One of the reasons I was told I should not get a GSD is because I am so anxious, I was told that they are anxious dogs and me being anxious would make that worse. I've only been up close to a few GSD but they didn't seem like anxious dogs to me, so I wanted to ask y'all if that would be an issue? Or does it depend on the individual dog? This seemed like a misconception to me, but I wanted to check with people who have more experience with GSD before I buy one.

I don't have a small house, but I don't have a big one. I don't have a fenced in back yard either, so she would have to be on a leash all the time. My neighbors have a GSD puppy (11 mo old) that is not very well trained (I can't say much my little dog is not very well trained, but we are working on remedying that before I get my SD). Will this be a problem for having a GSD? Do I need to have off leash time outside for her? The only dog park around here that I know of is about 45 minutes away.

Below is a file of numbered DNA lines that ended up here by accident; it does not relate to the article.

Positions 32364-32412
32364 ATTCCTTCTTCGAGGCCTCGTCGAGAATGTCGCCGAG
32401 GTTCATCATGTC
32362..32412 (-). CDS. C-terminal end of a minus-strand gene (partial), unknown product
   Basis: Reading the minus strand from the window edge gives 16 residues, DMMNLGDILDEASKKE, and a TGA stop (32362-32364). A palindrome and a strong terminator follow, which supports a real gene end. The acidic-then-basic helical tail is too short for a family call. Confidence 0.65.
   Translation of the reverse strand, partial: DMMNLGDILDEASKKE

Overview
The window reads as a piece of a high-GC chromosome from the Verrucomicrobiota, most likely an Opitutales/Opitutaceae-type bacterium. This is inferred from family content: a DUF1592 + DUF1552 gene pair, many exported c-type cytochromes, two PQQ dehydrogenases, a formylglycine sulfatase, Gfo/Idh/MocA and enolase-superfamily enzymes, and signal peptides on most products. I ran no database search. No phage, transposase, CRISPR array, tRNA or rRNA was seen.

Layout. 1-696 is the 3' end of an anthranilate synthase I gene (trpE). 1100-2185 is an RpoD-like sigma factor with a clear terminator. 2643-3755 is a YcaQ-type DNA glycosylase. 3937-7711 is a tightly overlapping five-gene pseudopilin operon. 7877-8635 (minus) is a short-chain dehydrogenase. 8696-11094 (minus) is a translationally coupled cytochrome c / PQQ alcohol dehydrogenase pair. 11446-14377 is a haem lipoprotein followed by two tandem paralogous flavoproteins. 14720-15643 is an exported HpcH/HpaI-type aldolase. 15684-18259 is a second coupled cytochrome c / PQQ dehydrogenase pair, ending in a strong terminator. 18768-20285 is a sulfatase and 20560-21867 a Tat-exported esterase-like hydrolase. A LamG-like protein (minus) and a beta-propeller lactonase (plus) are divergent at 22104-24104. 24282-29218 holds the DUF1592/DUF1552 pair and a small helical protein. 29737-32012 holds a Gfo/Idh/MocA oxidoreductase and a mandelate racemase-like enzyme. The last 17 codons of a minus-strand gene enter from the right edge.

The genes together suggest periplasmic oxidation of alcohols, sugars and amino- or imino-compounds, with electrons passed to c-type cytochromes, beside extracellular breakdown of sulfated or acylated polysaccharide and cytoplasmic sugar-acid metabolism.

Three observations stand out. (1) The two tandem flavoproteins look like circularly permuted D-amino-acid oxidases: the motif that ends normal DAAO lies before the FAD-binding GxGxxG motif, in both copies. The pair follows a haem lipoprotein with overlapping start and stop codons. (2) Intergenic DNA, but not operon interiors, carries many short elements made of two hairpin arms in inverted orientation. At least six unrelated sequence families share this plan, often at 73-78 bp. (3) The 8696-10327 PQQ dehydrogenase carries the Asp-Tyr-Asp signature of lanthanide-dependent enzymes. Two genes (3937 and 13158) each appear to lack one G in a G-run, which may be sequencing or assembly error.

And last, how often do you need to bathe a GS? Should I take her in for a bath at the vet once a month? Or can I bathe her at home a few month and then take her in to the vet once a quarter? I know they shed a lot so I will have to brush her a lot, not a problem, just want to know if they need more frequent baths.

Thanks!! I have more questions, but can't think of them at the moment!
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post #2 of 17 (permalink) Old 03-25-2017, 12:49 PM
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I will be honest with you. GSDs can make awesome service dogs. I train service dogs and my son has a GSD service dog. But many of them wash out, are unable to do the job. They then make very nice well trained pets. From what you've said of your house and yard, I'd have to say I wouldn't recommend a GSD. A GSD would need more than I think you'd be able to give. Walks on a lead wouldn't be enough exercise for most GSDs, especially if you want to have a service dog that is calm and reliable. It would need to be able to burn off energy to be able to settle into working. Getting a puppy and hoping it can make it as a service dog is always risky. It is the same for any breed though. But the odds are higher for not making it with a GSD. If your pup is trained and is washed out, you would have to look at doing it again with another pup. Do you have the room to have multiple dogs? And again, the lack of a yard to be able to exercise in would come into play. I wish I could be more positive for you but I'm only being honest.